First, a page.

27 July 2009

Happy Birthday Medicare!

In Texas there are 580,000 people who are afflicted with chronic and acute health conditions including; diabetes, heart disease, end state renal failure and obstructive pulmonary disease. At least one in four of these people are likely to be without health insurance.

Were it not for Medicare that percentage would be even higher. At last count (2008) there are 2,778,553 Medicare recipients in the state. Of those, 81% are 65 years and older and within that group 37% are 74 years and older.

July 30th is the 44th anniversary of Medicare. Despite its critics, Medicare is an extremely effective program having reduced senior poverty by two-thirds. Now, as we are engaged in a health care reform debate in Washington we are also presented with opportunities for the state’s older people and many of the state’s 25% uninsured.

We should be calling on our representatives and senators to do several things:

Help All Older Texans. Find an affordable way to allow Texans age 55 – 64 to buy into Medicare. People in this age group need medical care more often, especially for preventative care. Nationally, over 5-million in this age group have no health care insurance.

Close the donut hole. This coverage gap in Medicare Part D means that about one in four seniors will spend several months paying full price for their prescriptions while still paying their premiums. This forces older Texans to make risky, sometimes life threatening choices about whether they will take the medicines prescribed by their doctors.

Make Long-Term Care Affordable. We need to demand that whatever health care bill is presented to the President includes the CLASS Act by Senator Ted Kennedy and Representative Frank Pallone. It would create an insurance program to help middle class families with the cost of long-term care. Few working families and older Texans are prepared for what will happen when a loved one will need long-term care.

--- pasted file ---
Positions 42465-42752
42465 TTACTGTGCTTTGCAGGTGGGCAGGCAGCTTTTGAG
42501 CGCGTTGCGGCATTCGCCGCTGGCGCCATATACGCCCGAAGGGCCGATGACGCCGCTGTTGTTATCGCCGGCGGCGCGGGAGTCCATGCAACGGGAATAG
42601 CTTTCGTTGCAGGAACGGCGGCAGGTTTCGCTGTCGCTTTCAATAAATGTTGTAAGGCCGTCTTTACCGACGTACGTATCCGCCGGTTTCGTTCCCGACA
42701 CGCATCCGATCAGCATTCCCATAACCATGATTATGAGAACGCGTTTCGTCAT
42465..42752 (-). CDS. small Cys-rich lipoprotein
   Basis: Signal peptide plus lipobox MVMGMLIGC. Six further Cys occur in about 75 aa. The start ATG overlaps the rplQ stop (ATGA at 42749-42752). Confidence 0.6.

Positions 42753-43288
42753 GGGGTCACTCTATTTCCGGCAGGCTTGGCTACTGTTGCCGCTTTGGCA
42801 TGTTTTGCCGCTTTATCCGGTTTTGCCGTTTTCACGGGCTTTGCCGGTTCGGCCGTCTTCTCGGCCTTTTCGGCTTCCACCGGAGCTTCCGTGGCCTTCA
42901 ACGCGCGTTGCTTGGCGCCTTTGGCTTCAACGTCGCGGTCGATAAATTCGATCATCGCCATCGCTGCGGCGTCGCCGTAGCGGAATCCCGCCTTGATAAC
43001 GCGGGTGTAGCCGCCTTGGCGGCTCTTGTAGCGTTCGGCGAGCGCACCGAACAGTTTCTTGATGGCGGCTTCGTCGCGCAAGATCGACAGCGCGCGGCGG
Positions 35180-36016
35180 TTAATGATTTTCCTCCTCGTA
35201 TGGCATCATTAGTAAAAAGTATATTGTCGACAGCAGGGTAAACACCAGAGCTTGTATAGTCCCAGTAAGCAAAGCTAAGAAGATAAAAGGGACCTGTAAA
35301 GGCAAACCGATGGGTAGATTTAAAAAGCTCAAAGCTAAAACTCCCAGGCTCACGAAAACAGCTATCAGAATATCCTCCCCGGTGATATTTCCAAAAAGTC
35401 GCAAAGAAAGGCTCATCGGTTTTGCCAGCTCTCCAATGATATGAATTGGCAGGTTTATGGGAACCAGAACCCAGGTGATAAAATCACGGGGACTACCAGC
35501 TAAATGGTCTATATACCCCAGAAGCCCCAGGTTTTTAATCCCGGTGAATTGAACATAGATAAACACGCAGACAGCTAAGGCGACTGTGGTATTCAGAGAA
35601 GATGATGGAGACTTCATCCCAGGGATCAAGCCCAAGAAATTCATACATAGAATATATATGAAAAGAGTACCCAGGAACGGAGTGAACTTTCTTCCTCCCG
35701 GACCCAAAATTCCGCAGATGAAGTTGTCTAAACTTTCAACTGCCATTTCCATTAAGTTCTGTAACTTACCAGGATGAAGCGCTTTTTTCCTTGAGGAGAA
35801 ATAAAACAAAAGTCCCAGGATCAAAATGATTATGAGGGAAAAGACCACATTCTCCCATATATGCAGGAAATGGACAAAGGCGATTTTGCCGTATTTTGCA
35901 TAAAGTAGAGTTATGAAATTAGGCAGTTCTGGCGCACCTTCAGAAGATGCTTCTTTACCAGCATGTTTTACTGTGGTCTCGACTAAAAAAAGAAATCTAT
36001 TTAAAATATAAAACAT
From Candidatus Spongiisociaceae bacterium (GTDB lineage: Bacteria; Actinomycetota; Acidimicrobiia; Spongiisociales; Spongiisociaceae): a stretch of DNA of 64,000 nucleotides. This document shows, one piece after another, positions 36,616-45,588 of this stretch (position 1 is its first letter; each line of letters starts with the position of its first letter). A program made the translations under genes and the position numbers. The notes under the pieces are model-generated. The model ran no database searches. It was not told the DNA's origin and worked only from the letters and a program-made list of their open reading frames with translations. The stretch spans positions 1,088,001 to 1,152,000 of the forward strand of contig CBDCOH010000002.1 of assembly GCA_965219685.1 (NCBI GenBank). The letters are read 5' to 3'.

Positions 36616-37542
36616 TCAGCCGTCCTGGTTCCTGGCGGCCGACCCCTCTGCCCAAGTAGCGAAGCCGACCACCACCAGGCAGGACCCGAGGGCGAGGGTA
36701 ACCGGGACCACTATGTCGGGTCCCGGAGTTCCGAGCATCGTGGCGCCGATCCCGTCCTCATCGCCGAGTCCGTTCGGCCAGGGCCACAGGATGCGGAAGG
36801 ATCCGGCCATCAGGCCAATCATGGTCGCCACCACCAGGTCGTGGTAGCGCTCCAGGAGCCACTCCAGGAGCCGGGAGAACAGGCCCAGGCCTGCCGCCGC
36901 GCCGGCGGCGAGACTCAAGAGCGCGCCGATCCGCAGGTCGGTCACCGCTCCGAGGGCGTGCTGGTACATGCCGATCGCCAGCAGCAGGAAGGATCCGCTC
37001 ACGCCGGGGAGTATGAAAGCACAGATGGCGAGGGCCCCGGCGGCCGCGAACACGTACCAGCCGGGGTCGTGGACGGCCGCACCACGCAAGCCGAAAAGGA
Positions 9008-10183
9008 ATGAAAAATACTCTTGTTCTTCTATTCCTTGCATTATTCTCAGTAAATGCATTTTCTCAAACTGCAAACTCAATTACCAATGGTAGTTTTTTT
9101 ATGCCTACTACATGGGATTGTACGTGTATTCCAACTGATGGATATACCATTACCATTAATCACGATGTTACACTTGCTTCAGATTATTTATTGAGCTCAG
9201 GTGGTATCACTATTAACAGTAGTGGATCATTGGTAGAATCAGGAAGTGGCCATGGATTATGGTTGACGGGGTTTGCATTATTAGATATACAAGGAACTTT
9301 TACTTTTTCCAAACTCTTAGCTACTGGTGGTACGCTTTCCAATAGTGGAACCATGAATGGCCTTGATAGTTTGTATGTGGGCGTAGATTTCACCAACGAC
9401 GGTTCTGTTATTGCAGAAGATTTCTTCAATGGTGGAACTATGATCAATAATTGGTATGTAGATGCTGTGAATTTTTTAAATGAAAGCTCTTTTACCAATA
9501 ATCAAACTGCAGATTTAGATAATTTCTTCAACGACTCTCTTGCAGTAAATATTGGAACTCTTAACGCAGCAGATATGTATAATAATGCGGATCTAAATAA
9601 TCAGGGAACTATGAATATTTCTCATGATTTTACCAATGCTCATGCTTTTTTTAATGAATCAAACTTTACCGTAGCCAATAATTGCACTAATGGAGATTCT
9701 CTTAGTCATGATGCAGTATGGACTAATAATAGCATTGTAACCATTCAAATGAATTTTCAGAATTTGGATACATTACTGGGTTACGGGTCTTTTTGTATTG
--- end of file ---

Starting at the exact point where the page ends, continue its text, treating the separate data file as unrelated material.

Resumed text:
Assist Employers Who Provide Health Care Coverage. Eliminating or reducing tax benefits given companies who provide health insurance would cause many to stop offering affordable health care to their employees. These benefits should not be taxed.

Hold the Insurance Oligarchs Accountable. One of the most contentious issues in the current debate is that of the “public plan” option. This would create an affordable, government-backed insurance plan as an alternative to buying private insurance. These big insurance oligarchs make a lot of money off our getting sick. A public plan will keep their premiums and business practices in check. If they are doing the best they can, why should they fear a little healthy competition?

Not only do older Texans have a stake in the health care debate, but we also worry about our children and grandchildren in these difficult times. Working together, we can create a health care reform plan that helps Texans of all ages.

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